"Being somewhat annoyed with the airs of the servant who waited upon him--a negro of 'the blackest dye'--he desired him at dinner one day to retire. The negro bowed, and took his stand behind the gentleman's chair. Supposing him to be gone, it was with some impatience that, a few minutes after, the gentleman saw him step forward to remove his soup.
"'Fellow!' said he, 'leave the room! I wish to be alone.'
"'Excuse me, Sah,' said Cuffee, drawing himself stiffly up, 'but _I'se 'sponsible for de silver_!'"
COULDN'T FIND IT OUT.
MR. SLOc.u.m was not educated in a university, and his life has been in by-paths, and out-of-the-way places. His mind is characterized by the literalness, rather than the comprehensive grasp of great subjects. Mr.
Sloc.u.m can, however, master a printed paragraph, by dint of spelling the hard words, in a deliberate manner, and manages to gain a few glimpses of men and things, from his little rocky farm, through the medium of a newspaper. It is quite edifying to hear Mr. Sloc.u.m reading the village paper aloud, to his wife, after a hard day's work. A few evenings since, farmer Sloc.u.m was reading an account of a dreadful accident, which happened at the factory in the next town, and which the village editor had described in a great many words.
"I declare, wife, that was an awful accident over to the mills," said Mr. Sloc.u.m.
"What was it about, Mr. Sloc.u.m?"
"I'll read the 'count, wife, and then you'll know all about it."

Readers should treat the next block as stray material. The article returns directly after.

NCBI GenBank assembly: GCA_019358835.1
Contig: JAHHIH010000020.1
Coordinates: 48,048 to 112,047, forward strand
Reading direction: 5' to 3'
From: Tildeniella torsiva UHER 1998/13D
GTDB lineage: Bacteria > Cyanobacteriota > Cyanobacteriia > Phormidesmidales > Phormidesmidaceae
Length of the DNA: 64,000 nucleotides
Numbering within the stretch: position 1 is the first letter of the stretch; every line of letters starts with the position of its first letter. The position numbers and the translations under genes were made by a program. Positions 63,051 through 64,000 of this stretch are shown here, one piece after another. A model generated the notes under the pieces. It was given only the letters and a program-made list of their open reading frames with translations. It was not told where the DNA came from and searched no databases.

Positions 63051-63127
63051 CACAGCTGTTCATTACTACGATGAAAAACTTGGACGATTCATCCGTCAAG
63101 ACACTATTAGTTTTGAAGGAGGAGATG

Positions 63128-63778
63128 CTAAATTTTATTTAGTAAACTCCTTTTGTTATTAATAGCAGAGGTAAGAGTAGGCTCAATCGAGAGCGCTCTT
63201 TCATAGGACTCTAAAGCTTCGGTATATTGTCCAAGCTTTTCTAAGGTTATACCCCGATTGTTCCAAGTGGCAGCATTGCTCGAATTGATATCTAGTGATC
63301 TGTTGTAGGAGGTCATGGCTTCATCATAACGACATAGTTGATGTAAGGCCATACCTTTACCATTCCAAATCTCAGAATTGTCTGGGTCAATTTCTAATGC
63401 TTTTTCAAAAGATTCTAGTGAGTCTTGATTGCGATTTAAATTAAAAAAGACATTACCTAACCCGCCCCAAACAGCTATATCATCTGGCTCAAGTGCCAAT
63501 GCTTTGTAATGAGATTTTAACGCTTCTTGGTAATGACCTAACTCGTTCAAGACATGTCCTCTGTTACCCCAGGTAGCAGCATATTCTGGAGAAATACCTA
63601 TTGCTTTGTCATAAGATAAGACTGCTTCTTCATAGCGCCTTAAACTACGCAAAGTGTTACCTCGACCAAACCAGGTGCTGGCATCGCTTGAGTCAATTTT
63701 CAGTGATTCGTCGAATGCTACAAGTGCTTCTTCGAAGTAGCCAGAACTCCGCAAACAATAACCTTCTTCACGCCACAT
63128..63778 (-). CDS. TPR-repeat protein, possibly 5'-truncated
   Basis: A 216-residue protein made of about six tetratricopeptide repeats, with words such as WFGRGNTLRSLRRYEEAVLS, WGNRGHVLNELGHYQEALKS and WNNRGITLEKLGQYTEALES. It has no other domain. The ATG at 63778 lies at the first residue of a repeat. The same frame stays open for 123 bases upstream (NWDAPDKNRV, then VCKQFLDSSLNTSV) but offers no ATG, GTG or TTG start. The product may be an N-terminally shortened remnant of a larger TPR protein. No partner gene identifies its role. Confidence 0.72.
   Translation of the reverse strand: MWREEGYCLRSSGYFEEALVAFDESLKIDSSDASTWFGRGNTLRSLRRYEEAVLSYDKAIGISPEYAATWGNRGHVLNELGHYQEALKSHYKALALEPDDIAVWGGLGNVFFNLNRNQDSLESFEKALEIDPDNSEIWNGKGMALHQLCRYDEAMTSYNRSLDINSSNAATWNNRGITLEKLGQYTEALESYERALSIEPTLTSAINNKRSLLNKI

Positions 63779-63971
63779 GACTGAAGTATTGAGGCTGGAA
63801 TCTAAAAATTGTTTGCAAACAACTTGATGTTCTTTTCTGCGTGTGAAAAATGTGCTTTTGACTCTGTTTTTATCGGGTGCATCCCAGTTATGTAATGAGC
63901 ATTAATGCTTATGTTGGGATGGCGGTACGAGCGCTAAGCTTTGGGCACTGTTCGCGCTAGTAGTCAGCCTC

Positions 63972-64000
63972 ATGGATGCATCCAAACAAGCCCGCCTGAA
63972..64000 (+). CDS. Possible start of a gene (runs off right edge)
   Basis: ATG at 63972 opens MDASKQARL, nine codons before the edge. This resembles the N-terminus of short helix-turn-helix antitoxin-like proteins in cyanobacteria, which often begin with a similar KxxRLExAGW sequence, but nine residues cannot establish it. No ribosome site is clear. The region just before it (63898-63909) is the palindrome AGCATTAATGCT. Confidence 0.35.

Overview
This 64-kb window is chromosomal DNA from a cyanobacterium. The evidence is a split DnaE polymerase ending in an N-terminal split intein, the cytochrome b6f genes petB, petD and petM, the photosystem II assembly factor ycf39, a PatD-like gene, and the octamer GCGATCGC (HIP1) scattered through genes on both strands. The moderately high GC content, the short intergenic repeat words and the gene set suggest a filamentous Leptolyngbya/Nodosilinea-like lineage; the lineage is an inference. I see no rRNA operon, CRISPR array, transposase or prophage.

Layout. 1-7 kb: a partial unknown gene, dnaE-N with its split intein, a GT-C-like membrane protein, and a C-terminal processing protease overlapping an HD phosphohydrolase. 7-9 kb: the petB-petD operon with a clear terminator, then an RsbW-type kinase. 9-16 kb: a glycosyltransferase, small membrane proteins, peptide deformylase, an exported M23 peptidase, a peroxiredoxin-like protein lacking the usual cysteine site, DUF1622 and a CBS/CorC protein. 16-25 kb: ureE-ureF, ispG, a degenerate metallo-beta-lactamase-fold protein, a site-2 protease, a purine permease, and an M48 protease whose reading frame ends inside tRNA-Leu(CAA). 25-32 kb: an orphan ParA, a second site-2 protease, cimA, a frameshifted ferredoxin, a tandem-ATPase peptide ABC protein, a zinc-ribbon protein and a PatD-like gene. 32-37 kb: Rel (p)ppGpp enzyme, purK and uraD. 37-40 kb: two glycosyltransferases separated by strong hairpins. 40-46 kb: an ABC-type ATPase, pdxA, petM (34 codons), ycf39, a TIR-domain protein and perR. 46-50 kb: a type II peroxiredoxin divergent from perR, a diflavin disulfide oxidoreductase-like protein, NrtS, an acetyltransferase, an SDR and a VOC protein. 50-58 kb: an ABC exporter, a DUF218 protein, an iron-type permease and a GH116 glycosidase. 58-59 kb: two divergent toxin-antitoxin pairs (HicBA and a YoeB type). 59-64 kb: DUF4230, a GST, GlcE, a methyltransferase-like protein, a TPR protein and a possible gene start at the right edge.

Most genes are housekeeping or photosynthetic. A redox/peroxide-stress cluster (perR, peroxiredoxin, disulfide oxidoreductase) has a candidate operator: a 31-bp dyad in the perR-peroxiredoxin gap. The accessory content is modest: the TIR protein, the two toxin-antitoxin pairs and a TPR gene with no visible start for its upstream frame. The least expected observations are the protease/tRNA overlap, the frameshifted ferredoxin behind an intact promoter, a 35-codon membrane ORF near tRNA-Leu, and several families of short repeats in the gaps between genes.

Mr. S. began to read:
"_Horrible and Fatal Accident._--It becomes our melancholy and painful duty, to record the particulars of an accident that occurred at the lower mill, in this village, yesterday afternoon, by which a human being, in the prime of life, was hurried to that bourne from which, as the immortal Shakspeare says, 'no traveler returns.'"
"Du tell!" exclaimed Mrs. S.
"Mr. David Jones, a workman, who has but few superiors this side of the city, was superintending one of the large drums--"
"I wonder if 'twas a bra.s.s drum, such as has 'Eblubust Unum' printed on't," said Mrs. Sloc.u.m.
--"When he became entangled. His arm was drawn around the drum, and finally his whole body was drawn over the shaft, at a fearful rate. When his situation was discovered, he had revolved with immense velocity, about fifteen minutes, his head and limbs striking a large beam a distinct blow at each revolution."
"Poor creeter! how it must have hurt him!"
"When the machinery had been stopped, it was found that Mr. Jones's arms and legs were macerated to a jelly."
"Well, didn't it kill him?" asked Mrs. S., with increasing interest.
"Portions of the dura mater, cerebrum, and cerebellum, in confused ma.s.ses, were scattered about the floor; in short, the gates of eternity had opened upon him."
Here, Mr. Sloc.u.m paused to wipe his spectacles, and the wife seized the opportunity to press the question.
"Was the man killed?"
"I don't know--haven't come to that place yet; you'll know when I've finished the piece." And Mr. Sloc.u.m continued reading:
"It was evident, when the shapeless form was taken down, that it was no longer tenanted by the immortal spirit--that the vital spark was extinct."
"Was the man killed? that's what I want to come at," said Mrs. Sloc.u.m.
"Do have a little patience, old woman," said Mr. Sloc.u.m, eyeing his better half, over his spectacles, "I presume we shall come upon it right away." And he went on reading:
"This fatal casualty has cast a gloom over our village, and we trust that it will prove a warning to all persons who are called upon to regulate the powerful machinery of our mills."
"Now," said Mrs. Sloc.u.m, perceiving that the narration was ended, "now, I should like to know whether the man was killed or not?"
The Book of Anecdotes and Budget of Fun Part 33